by Timothy Robson
As part of its 2014/15 performing arts series, the Cleveland Museum of Art is presenting five concerts by the Oberlin Contemporary Music Ensemble, directed by Timothy Weiss. The third, featuring works by Pierre Boulez, Harrison Birtwistle and Richard Wernick, took place on Saturday, December 13, in Gartner Auditorium. The audience enjoyed top-notch performances, showing not only technical prowess but also a strong sense of the musicality of each of these difficult works.
Before the program, Timothy Weiss spoke briefly about each of the pieces, in addition to the printed notes in the program booklet. The two sets of notes were complementary. The printed notes were more historical, while Weiss’s comments described the music itself.
Pierre Boulez’s Dérive I (1984) is scored for six players, violin (Yuri Popowycz), cello (Aaron Wolff), flute (Hannah Hammel), clarinet (Jesse McCandless), piano (Marika Yasuda) and vibraphone (Benjamin Rempel). The piece shows characteristics typical of the great French composer/conductor’s works: crystalline textures, florid musical lines, and constantly evolving interaction among the players.
There is no discernible meter. Long-held notes are introduced by grace notes, sometimes one, sometimes a series, beginning on the beat. The lines are further decorated with trills and shimmering vibraphone. Winds and strings morph into one another. After considerable development, the texture becomes suddenly quiet, with a low clarinet trill and mysterious chords in the piano. At the end there are long sustained tones, with soft piano filigree, and final soft pulsing notes. Dérive I was performed without conductor, a notable feat for the complexity of the music.
The elements of ritual and theatricality are never far away in the music of Sir Harrison Birtwistle, whose Cortege (2007) was performed on Saturday. There is a strong Cleveland connection to this work — the U.S. premiere was given at the Cleveland Institute of Music in 2008.
Cortege is a re-composition of a 1990 work, Ritual Fragments, written for the London Sinfonietta. As the name “Cortege” implies, it is an austere work in which the fifteen instruments enact a funereal ceremony. The bass drum acts as a sort of musical leader, playing a rhythmic motif from the opening of Mahler’s Fifth Symphony throughout the work.
The ensemble is arrayed in a semicircle. The other players come individually to the center of the semicircle for brief, but elaborate solos. In his commentary, Timothy Weiss compared these solos to “testimony” that might be given at a funeral. Before the end of each solo, the next soloist comes to the center and overlaps the previous player, who then sits in the chair that has just been vacated. Underpinning the solos, the rest of the ensemble performs music derived from the other musical material. The cello, double bass and piano (and bass drum) form a “continuo” grouping underpinning the rest of the ensemble and do not move. The last soloist is the flute, who performs an even more demanding and spectacular solo before moving to a position in front of each of the other players, letting them stand to play one more brief solo.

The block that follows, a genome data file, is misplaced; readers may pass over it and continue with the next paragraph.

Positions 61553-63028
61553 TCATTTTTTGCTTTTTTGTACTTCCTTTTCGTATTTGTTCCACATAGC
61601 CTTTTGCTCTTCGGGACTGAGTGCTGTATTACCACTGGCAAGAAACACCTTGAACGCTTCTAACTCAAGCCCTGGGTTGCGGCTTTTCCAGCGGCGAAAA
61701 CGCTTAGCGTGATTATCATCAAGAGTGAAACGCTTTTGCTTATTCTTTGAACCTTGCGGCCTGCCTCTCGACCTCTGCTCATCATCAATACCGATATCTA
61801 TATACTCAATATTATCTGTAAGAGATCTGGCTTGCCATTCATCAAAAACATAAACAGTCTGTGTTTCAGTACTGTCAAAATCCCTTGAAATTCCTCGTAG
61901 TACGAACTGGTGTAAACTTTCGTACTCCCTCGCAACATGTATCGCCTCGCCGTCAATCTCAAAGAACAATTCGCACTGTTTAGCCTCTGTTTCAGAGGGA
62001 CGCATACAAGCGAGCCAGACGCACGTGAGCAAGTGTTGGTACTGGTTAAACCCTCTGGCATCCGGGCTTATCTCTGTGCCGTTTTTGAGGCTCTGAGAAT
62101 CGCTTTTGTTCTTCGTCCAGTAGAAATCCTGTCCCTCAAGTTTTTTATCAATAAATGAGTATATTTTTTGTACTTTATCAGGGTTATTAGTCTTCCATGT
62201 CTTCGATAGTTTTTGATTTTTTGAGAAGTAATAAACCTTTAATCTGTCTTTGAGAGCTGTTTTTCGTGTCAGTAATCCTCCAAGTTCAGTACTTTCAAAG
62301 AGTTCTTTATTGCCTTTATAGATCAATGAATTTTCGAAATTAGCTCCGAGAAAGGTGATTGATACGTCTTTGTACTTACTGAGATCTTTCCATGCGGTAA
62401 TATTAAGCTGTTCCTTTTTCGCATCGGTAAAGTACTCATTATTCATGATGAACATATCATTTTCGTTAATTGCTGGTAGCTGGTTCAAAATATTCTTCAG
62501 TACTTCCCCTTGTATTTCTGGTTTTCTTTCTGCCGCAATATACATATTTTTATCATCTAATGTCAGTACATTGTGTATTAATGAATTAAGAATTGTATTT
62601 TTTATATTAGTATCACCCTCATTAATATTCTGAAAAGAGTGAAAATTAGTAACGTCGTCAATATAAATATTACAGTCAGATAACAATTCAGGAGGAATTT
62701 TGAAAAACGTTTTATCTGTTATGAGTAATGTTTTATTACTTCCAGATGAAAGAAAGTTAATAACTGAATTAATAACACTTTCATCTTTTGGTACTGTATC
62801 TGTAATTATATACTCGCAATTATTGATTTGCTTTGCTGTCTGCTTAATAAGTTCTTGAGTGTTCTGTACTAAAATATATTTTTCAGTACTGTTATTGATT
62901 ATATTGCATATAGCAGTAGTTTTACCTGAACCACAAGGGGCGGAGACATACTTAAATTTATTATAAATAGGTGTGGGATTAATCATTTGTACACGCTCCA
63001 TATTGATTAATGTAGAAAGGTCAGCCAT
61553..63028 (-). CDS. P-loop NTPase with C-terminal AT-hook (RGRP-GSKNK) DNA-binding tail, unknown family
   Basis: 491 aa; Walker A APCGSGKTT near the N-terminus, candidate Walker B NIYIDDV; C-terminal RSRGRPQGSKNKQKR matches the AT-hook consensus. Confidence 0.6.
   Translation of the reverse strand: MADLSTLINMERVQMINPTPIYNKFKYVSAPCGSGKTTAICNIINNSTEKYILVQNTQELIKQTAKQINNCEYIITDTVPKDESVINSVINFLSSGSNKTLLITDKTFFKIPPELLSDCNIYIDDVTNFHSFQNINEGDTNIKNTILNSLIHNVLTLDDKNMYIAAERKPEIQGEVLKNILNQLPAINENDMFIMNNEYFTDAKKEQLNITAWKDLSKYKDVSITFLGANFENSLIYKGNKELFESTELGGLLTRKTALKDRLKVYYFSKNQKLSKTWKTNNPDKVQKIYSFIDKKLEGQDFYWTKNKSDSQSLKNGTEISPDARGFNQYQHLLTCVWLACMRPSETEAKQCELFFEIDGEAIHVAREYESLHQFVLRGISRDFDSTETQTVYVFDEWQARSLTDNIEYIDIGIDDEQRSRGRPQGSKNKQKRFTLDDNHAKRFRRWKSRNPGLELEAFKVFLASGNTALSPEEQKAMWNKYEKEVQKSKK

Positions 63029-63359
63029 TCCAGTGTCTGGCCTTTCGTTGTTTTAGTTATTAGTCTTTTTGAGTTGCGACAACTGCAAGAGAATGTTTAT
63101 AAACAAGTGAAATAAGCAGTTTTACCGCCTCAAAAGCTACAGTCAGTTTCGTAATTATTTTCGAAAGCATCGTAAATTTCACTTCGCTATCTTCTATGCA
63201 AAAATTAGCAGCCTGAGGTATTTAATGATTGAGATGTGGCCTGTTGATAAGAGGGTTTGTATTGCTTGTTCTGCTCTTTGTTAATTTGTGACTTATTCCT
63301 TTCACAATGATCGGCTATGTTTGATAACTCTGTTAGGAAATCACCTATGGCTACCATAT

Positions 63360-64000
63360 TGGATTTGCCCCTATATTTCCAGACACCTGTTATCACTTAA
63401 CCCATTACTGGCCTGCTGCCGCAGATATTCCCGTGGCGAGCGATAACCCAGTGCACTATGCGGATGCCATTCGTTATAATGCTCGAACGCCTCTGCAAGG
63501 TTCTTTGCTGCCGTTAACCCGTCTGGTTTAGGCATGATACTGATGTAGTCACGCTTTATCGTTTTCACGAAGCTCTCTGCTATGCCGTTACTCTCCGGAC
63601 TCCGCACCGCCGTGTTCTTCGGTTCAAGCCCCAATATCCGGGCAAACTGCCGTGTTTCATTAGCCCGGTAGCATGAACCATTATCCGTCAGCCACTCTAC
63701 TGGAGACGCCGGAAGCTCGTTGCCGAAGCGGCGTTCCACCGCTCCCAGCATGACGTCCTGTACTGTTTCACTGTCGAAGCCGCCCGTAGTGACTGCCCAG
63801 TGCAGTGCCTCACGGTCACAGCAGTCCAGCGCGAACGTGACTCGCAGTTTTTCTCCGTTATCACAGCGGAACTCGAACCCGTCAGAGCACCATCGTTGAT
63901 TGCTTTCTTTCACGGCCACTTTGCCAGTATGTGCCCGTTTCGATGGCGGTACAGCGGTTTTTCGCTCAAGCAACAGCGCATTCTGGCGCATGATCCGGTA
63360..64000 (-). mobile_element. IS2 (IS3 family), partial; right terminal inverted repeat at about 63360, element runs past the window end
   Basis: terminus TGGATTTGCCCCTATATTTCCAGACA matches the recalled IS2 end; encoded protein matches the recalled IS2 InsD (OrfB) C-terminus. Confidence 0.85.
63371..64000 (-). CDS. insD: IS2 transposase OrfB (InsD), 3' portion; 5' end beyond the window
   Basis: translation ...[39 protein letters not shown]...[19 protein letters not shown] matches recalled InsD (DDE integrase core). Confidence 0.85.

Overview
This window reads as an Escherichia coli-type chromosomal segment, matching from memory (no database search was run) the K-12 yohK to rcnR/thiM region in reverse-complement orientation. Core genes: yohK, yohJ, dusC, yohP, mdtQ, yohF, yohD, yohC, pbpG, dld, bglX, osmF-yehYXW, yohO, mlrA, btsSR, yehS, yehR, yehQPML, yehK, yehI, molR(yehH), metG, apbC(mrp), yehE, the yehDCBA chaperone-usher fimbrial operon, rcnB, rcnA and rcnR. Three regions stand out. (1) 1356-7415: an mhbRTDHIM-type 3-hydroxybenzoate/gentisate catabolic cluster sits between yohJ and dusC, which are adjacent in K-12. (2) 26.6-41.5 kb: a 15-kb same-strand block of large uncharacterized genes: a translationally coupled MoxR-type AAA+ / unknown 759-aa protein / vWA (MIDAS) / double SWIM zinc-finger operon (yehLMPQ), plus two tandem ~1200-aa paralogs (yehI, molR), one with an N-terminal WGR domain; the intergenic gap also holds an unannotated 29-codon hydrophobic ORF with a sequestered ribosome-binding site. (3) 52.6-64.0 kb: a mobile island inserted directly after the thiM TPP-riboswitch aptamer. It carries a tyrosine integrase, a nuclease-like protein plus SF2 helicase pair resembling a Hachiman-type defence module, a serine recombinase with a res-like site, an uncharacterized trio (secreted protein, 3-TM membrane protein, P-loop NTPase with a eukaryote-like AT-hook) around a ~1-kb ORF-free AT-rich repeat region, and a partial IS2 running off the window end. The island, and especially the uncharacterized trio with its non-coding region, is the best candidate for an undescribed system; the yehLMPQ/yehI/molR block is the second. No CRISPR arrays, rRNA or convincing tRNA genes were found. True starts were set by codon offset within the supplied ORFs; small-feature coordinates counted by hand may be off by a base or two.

The performance was emotionally charged, and musically very fine. Each of the soloists performed his or her solos fluently from memory. The performers were Candy Chang (flute), Timothy Daniels (oboe), Jeremy Reynolds (clarinet), Benjamin Roidl-Ward (bassoon), Emily Rapson (horn), Jacob Flaschen (trumpet), Alexander Melzer (bass trumpet), Carson Fratus (bass drum), Yuri Popowycz and Rebecca Telford-Marx (violin), Natalia Badziak (viola), Chava Appiah (cello), Christopher Ammirati (double bass), and Silei Ge (piano).
The third and final work on this hour-long program was the two-movement Concerto for Cello and 10 Players (1980) by American Richard Wernick with Oberlin cello professor Darrett Adkins as soloist. Timothy Weiss conducted. Two quartets of players were situated stage left and stage right. At center stage were the solo cello, harp and percussion. Percussionist Hunter Brown was the busiest man of the afternoon, racing among the many instruments he was required to play. Other new faces on the stage included bass clarinetist Alejandro Dergai, trombonist Daniel Murphy, and harpist Caitlin Mehrtens.
The first movement, “Entrada,” was highly chromatic, rhythmically spiky, and complex, although there were several more sustained and lyrical passages. Adkins had many notes to play, but the scoring of the concerto was such that much of the solo cello part was subsumed into the texture of the ensemble. After all of the musical activity of the movement, it ends on a single unison note.
The second movement, “Passacaglia” was more interesting, beginning with the quiet, sparkling harp and vibraphone playing the theme, which, true to the passacaglia form, is developed in a set of elaborate variations. At the soloist’s first entrance, the cello plays the theme pizzicato against a sustained ensemble texture. The music is developed through a gradual crescendo to a new, faster, jittery tempo. A lengthy virtuosic cadenza follows, ending with pulsing notes and a return of the harp and vibraphone combination heard at the beginning of the movement. The cello takes over the passacaglia theme as a long, lyrical line.
As the piece winds down, there was a moment of exquisite beauty between the bassoon and harp. After all the complexity, the concerto ended quietly and serenely on the most fundamental of musical intervals, the open fifth. The Oberlin Contemporary Ensemble is scheduled to make a commercial recording of the Wernick concerto. If this performance was any prediction, it should be outstanding.
Published on ClevelandClassical.com December 15, 2014.
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